Godel's Disjunction: The Scope and Limits of Mathematical Knowledge

Oxford, England: Oxford University Press UK (2016)
  Copy   BIBTEX

Abstract

The logician Kurt Godel in 1951 established a disjunctive thesis about the scope and limits of mathematical knowledge: either the mathematical mind is equivalent to a Turing machine (i.e., a computer), or there are absolutely undecidable mathematical problems. In the second half of the twentieth century, attempts have been made to arrive at a stronger conclusion. In particular, arguments have been produced by the philosopher J.R. Lucas and by the physicist and mathematician Roger Penrose that intend to show that the mathematical mind is more powerful than any computer. These arguments, and counterarguments to them, have not convinced the logical and philosophical community. The reason for this is an insufficiency if rigour in the debate. The contributions in this volume move the debate forward by formulating rigorous frameworks and formally spelling out and evaluating arguments that bear on Godel's disjunction in these frameworks. The contributions in this volume have been written by world leading experts in the field.

Links

PhilArchive



    Upload a copy of this work     Papers currently archived: 91,088

External links

Setup an account with your affiliations in order to access resources via your University's proxy server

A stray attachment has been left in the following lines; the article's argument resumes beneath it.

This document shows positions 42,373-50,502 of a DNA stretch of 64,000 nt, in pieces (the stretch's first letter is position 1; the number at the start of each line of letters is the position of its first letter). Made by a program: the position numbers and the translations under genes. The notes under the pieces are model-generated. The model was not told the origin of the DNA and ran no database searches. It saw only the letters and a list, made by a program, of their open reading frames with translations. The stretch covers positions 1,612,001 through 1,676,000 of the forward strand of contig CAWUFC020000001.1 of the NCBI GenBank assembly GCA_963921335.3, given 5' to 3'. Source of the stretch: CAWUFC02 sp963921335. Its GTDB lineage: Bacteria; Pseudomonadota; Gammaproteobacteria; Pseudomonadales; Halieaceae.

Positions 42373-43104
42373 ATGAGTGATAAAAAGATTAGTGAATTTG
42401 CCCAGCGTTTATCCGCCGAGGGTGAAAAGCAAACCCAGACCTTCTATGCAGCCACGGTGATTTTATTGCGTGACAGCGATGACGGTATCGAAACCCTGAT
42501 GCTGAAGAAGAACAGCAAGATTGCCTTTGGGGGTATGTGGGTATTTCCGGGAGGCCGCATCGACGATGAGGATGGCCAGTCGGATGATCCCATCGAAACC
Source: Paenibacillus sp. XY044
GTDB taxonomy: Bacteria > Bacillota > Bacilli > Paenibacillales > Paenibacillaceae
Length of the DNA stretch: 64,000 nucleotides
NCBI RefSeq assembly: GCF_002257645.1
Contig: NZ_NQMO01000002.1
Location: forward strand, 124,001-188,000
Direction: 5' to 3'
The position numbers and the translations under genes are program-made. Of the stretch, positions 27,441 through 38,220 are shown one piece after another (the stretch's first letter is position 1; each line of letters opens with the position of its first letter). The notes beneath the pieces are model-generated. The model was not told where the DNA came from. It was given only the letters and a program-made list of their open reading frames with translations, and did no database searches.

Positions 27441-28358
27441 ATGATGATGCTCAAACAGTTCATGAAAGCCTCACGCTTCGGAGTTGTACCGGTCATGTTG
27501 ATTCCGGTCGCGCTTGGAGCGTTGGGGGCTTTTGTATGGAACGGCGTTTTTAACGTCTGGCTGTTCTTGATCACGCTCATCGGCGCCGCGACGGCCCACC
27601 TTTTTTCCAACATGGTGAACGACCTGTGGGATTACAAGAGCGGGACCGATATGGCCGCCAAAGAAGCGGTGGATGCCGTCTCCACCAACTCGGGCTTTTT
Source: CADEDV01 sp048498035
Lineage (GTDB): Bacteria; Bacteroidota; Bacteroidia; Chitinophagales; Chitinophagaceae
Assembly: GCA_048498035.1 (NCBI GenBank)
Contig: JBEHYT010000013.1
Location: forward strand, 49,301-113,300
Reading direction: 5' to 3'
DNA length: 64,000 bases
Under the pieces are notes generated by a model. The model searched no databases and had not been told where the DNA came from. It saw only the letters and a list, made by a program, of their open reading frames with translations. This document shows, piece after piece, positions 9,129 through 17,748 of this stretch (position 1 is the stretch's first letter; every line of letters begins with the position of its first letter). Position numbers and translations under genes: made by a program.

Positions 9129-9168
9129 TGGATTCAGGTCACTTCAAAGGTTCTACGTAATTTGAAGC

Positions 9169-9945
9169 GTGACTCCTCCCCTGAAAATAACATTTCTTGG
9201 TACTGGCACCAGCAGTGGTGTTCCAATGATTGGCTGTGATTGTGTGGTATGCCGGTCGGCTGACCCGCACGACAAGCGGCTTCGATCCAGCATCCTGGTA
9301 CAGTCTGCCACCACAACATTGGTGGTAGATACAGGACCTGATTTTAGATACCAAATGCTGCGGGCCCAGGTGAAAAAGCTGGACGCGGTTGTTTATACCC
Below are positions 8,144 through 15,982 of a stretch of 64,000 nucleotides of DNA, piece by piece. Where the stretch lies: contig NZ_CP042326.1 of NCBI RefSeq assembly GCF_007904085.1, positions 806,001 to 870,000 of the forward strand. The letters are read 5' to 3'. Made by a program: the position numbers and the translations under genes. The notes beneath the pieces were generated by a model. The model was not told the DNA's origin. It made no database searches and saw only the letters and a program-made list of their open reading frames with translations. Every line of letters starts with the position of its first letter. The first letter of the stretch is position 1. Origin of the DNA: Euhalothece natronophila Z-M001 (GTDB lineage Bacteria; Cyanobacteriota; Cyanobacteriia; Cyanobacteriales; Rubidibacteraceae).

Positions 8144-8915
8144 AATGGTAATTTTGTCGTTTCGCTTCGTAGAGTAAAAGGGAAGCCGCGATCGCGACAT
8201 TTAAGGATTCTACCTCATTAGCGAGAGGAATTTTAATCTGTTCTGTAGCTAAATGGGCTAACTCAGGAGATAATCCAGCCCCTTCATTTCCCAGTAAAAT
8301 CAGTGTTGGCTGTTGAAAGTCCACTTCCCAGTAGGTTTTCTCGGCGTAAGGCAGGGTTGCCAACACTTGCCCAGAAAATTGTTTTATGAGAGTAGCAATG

Through your library

Similar books and articles

The Scope of Gödel’s First Incompleteness Theorem.Bernd Buldt - 2014 - Logica Universalis 8 (3-4):499-552.
Kurt Godel and phenomenology.Richard Tieszen - 1992 - Philosophy of Science 59 (2):176-194.
Gödels disjunctie.L. Horsten - 1998 - Tijdschrift Voor Filosofie 60 (1):83 - 105.
Gödel and 'the objective existence' of mathematical objects.Pierre Cassou-Noguès - 2005 - History and Philosophy of Logic 26 (3):211-228.
To bridge Gödel’s gap.Eileen S. Nutting - 2016 - Philosophical Studies 173 (8):2133-2150.
The experiential foundations of mathematical knowledge.Nicolas D. Goodman - 1981 - History and Philosophy of Logic 2 (1-2):55-65.

Analytics

Added to PP
2016-03-29

Downloads
25 (#560,650)

6 months
7 (#213,770)

Historical graph of downloads
How can I increase my downloads?

Author's Profile

Leon Horsten
Universität Konstanz

References found in this work

No references found.

Add more references